2

DB structure summarized:

  • the main table is cases (about 136k rows)
  • each case can have 0 - n referencing rows in the table case_contacts
  • each case contact references a main contact in the table contacts
  • a case contact may also reference a secondary subcontact, also in the table contacts
  • contacts have their names in contacts.v_fullname, which is indexed with a trigram index

The goal is to find cases where the name of a contact or subcontact contains the string "test":

SELECT  c.id,
        c.number
  FROM  cases c
        JOIN case_contacts caco ON caco.case_id = c.id
        JOIN contacts con_main ON con_main.id = caco.contact_id
        LEFT JOIN contacts con_sub ON con_sub.id = caco.subcontact_id
 WHERE  con_main.v_fullname ILIKE '%test%'
        OR con_sub.v_fullname ILIKE '%test%'

This query (query plan) returns the correct result, but does not use the trigram index. It takes around 330ms.

Removing either of the match conditions (query plan), or having them point at the same table (query plan), removes the performance problem. Both of these use the trigram index and are executed in under 1ms, but do not solve the given task.

How can I get PostgreSQL to use my index?

I have simplified this example to the minimum necessary to demonstrate the effect. The actual query is much more complex (and partially auto-generated), so using a UNION of two queries with only one text match each would be very hard, if it's even possible.

I'm using PostgreSQL 9.5.5.
The schema is still open for modifications (to some degree).


As requested, more information about the indexes:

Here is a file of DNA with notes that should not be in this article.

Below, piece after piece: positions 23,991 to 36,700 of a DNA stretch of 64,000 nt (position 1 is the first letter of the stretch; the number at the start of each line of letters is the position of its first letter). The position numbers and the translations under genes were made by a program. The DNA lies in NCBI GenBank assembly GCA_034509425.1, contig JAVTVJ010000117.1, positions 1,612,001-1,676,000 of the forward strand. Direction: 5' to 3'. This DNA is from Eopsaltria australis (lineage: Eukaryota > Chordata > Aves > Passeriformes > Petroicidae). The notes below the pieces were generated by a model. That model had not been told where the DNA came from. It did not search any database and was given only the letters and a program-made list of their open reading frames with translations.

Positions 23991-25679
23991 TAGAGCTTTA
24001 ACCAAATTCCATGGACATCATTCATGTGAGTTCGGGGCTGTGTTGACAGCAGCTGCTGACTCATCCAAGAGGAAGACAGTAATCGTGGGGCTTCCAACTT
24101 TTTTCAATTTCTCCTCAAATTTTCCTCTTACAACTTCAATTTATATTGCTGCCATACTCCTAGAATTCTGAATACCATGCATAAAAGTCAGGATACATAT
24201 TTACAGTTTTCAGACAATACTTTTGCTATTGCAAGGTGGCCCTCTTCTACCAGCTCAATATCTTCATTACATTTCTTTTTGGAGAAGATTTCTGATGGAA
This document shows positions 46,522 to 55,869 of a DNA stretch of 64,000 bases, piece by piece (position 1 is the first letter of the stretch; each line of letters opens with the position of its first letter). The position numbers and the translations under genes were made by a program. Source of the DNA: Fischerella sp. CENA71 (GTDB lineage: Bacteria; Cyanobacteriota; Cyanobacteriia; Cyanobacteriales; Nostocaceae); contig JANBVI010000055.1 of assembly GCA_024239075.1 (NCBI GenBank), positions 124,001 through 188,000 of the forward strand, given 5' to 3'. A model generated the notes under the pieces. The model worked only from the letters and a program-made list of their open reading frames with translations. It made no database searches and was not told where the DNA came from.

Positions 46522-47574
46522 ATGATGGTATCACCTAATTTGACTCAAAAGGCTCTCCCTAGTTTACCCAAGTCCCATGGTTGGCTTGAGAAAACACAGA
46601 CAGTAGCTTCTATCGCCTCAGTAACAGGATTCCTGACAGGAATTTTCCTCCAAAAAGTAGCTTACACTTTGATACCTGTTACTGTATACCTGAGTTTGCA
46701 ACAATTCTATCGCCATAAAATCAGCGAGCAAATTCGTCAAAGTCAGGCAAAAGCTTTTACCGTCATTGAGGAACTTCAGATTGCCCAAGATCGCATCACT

dbname=# \di+ *contacts*
                                         List of relations
 Schema |               Name               | Type  | Owner |     Table     |  Size
--------+----------------------------------+-------+-------+---------------+---------
 public | case_contacts_case_id_idx        | index | x     | case_contacts | 4544 kB
 public | case_contacts_contact_id_idx     | index | x     | case_contacts | 4544 kB
 public | case_contacts_id_case_id_idx     | index | x     | case_contacts | 4544 kB
 public | case_contacts_idx                | index | x     | case_contacts | 9608 kB
 public | case_contacts_pkey               | index | x     | case_contacts | 4544 kB
 public | case_contacts_reference_trgm_idx | index | x     | case_contacts | 4960 kB
 public | case_contacts_subcontact_id_idx  | index | x     | case_contacts | 4544 kB
 public | case_contacts_type_idx           | index | x     | case_contacts | 6208 kB
 public | case_contacts_unique_types_idx   | index | x     | case_contacts | 5464 kB
 public | contacts_parent_id_id_idx        | index | x     | contacts      | 456 kB
 public | contacts_parent_id_idx           | index | x     | contacts      | 360 kB
 public | contacts_pkey                    | index | x     | contacts      | 360 kB
 public | contacts_v_fullname_trgm_idx     | index | x     | contacts      | 1560 kB
(13 rows)

This is how the index on contacts.v_fullname is created:

CREATE INDEX contacts_v_fullname_trgm_idx ON contacts USING GIN (v_fullname gin_trgm_ops);
  • Maybe this can help. stackoverflow.com/questions/1566717/… – McNets Dec 12 '16 at 19:04